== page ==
Nevertheless, as he rattled off to me what he had been reading (a kindly minister had given him his personal library to work through!), I sat there thinking to myself, 'He sounds so much like me in the first few years of my Christian life'. And so I gave him some well-intentioned advice that I wish someone had given me back then - although I'm sure I would have been too know-it-all to accept. Its only a rule-of-thumb, but here it is:

For every few books you read, prayerfully, with an open and humble heart, and preferably in some sort of 'communal dimension', read 1 that you know or suspect you will disagree with. i.e. read a book you consider 'deceived' or even 'heresy'.

I think this principle, especially in the hands of those who want to teach the Bible, can help to breed, among other things:

· humility
· appropriate tolerance
· even appropriate agnosticism
· love for the world-wide church in its various expressions
· a better grasp of what the gospel means for our world, and the consequent mission of the church
· and, oddly, passionate conviction – but hopefully when it matters!

Here are some ideas:

For example,
If you are a convinced charismatic, read something like Charismatic Chaos by John MacArthur

If you are a convinced cessationist, read something like The Holy Spirit and Spiritual Gifts, Then and Now, by Max Turner

If you are convinced believer in the absolute sovereignty of God, read something by Clark Pinnock or his 'Open Theology' chums.

Or if you are into Open Theology, read something like Beyond the Bounds , edited by Piper, Taylor and Helseth

If you are sure chess is boring, first repent. Second, read Chess: The Art of Logical Thinking by Neil McDonald and learn! Oops.

If you are sure old-school theological liberals are all simply deceived and going to hell, read something like Bultmann's Theology of the New Testament, or something by Schweitzer or Deissmann.

If you are certain that all early conservatives reactions to protestant liberalism were naïve and unsophisticated, read the works of Adolf Schlatter

If you are convinced that hell is 'eternal torment', read something like The Last Word and the Word After that by Brian McLaren

If you are a universalist, read, for example, The Nature of Hell by the Evangelical Alliance

If you are sure the Bible is factually inerrant at every level and absolutely without any kind of discrepancy … errr, read the Bible.

If you are convinced that Jews have their own Sonderweg, and don't need Jesus for salvation, read something by Tom Wright, or Steve Motyer's Israel in the Plan of God

If you are convinced the 'Emerging Movement' is the future, actually read Carson's Becoming Conversant with the Emerging Church, and don't just read reviews of it that tell you what you want to hear

If you are convinced that Jews do need faith in Jesus for salvation, read something by Lloyd Gaston, John Gager, or Krister Stendhal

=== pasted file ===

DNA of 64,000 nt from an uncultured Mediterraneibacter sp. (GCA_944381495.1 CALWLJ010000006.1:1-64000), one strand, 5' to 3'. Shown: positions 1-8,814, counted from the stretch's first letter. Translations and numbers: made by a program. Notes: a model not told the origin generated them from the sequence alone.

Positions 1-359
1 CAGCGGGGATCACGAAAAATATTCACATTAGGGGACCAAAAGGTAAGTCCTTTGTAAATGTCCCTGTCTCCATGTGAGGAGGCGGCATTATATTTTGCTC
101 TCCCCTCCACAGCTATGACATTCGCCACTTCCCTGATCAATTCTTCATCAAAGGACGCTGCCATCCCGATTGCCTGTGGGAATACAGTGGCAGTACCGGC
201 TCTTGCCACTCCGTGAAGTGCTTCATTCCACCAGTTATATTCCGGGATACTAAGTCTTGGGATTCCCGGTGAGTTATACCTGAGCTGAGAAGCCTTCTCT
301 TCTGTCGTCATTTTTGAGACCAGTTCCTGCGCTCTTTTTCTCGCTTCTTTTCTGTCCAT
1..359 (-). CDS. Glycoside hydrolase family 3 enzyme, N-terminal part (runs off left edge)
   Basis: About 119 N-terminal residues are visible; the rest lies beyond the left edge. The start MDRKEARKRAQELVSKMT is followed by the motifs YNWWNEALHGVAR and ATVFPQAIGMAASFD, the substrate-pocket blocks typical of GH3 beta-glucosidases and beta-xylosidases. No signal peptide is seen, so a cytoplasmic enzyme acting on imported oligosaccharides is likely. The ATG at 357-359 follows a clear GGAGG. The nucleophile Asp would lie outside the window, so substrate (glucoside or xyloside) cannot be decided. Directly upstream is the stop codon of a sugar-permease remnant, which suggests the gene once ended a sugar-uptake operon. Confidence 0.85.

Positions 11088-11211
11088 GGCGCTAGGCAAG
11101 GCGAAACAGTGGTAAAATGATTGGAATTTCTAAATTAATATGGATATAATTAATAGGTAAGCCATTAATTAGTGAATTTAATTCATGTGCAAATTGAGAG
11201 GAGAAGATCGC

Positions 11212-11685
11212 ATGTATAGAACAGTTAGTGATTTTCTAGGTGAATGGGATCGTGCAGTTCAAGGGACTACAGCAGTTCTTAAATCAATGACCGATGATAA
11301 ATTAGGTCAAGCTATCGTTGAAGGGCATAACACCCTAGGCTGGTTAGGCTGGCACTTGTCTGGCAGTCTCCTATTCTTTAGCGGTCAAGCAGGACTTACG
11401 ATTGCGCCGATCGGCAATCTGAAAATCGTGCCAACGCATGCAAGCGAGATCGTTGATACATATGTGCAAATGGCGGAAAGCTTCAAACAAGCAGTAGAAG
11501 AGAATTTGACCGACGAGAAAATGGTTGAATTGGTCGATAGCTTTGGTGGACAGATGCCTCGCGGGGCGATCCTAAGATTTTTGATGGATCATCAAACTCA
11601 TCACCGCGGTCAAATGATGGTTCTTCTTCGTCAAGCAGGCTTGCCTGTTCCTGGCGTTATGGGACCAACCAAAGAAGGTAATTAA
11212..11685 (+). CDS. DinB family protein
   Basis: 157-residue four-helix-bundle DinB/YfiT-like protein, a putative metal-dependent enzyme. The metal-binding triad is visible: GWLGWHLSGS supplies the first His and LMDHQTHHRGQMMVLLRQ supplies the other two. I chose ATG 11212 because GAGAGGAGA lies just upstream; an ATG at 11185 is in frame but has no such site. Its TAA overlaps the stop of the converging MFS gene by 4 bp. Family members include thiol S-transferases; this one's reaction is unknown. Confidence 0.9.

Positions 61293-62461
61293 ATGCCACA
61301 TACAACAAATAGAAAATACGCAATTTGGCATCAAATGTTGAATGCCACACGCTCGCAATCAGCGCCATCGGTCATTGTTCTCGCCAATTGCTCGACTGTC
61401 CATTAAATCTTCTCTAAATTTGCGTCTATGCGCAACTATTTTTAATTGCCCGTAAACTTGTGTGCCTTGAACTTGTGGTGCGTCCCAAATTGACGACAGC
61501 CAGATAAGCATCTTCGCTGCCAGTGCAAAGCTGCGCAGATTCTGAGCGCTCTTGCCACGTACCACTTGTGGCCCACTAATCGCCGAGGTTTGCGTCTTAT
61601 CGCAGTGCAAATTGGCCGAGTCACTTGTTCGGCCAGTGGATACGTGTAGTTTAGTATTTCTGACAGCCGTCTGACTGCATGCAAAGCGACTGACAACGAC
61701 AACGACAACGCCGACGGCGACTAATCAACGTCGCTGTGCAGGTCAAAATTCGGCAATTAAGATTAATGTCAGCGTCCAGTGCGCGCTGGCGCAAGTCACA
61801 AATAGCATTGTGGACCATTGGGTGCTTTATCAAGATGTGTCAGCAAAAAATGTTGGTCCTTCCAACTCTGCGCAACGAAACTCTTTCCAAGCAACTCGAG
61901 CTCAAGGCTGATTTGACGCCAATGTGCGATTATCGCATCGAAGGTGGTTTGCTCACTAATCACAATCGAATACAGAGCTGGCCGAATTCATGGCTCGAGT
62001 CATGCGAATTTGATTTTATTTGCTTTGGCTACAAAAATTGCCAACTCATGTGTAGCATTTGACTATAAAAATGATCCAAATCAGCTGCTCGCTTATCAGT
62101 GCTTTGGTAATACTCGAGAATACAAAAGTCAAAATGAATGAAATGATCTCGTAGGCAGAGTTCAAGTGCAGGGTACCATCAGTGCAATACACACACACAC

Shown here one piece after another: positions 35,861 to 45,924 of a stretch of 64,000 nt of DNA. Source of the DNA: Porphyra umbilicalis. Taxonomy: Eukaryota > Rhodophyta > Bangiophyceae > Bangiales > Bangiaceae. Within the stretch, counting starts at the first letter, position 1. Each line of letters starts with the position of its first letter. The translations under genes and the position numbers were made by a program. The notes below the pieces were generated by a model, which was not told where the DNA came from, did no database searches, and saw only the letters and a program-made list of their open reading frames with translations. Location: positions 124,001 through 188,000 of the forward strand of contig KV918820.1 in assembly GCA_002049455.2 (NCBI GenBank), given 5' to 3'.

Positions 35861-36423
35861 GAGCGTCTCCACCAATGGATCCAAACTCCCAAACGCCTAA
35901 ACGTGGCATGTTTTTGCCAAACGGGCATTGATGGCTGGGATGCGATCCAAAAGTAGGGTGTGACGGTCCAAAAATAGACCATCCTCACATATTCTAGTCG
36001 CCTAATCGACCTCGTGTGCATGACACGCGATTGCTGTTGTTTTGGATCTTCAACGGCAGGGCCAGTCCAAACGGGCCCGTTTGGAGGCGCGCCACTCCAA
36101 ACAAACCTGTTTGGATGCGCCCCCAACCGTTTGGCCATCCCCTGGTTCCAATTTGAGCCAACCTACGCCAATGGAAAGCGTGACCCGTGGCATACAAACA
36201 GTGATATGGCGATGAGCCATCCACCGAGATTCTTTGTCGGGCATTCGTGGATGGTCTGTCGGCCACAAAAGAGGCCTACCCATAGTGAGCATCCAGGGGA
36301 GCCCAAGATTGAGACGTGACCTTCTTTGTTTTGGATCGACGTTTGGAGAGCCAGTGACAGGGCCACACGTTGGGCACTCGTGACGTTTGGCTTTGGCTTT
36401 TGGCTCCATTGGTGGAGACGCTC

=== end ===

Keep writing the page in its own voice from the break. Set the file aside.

I could go on, and I probably will in a later blog … but I'll finish with this question: Why do you read the books you do, and why do you avoid others? Have you actually read the person you disgree with, or someone who represents that particular 'doctrinal deception'? Does not making a judgment involve informing ourselves with both sides of a potential argument?

Actually, I often find real treasures in books that I had previously 'written off'. And maybe - perhaps what we most fear - we'll discover that we were the ones that had things wrong after all. But maybe that won't be bad at all, but a moment of important discovery. So, go on! Pick up a book by your favourite heretic, and give it a read.

Monday, October 03, 2005

The immanent return of Chris

No, the title is not missing a final 't', it's just that I've had to once again leave the Vaterland and visit England for my Annual Review, and so my ability to blog has been somewhat restricted. But rest assured, I’ll be back with my hot-of-the-press, cunning and original heresy in the near future - later this week actually.

While I've been in England I've been thinking my way through the so-called Pauline 'New Perspective'. Up till now I've been quite unsure what to make of it all. Nevertheless, I feel I am staring to slide in one direction at last. But exegesis aside, what has been most eye-opening for me is how I’ve felt in my reading, how I’ve reacted to scholarly positions at a deeper level.

Let me briefly explain: in the past, if any new argument was presented that challenged the ’old guard’, my natural reaction was one of extreme suspicion. But now I just couldn’t give a monkeys if my more or less ‘reformed’ categories of justification are challenged. In some sick weird masochistic kinda way, I even enjoy it. In fact, I‘m really appreciating and learning loads from those books that I, in the past, would have wanted to sprinkle with holy water, and cast demons out of. I’m just not interested in defending a ‘theological school’ anymore just for the sake of ‘being sound‘.

My apologies for these rantings. I am, of course, a self-confessed recovering fundamentalist, so not all will understand me. But does anyone know what I mean?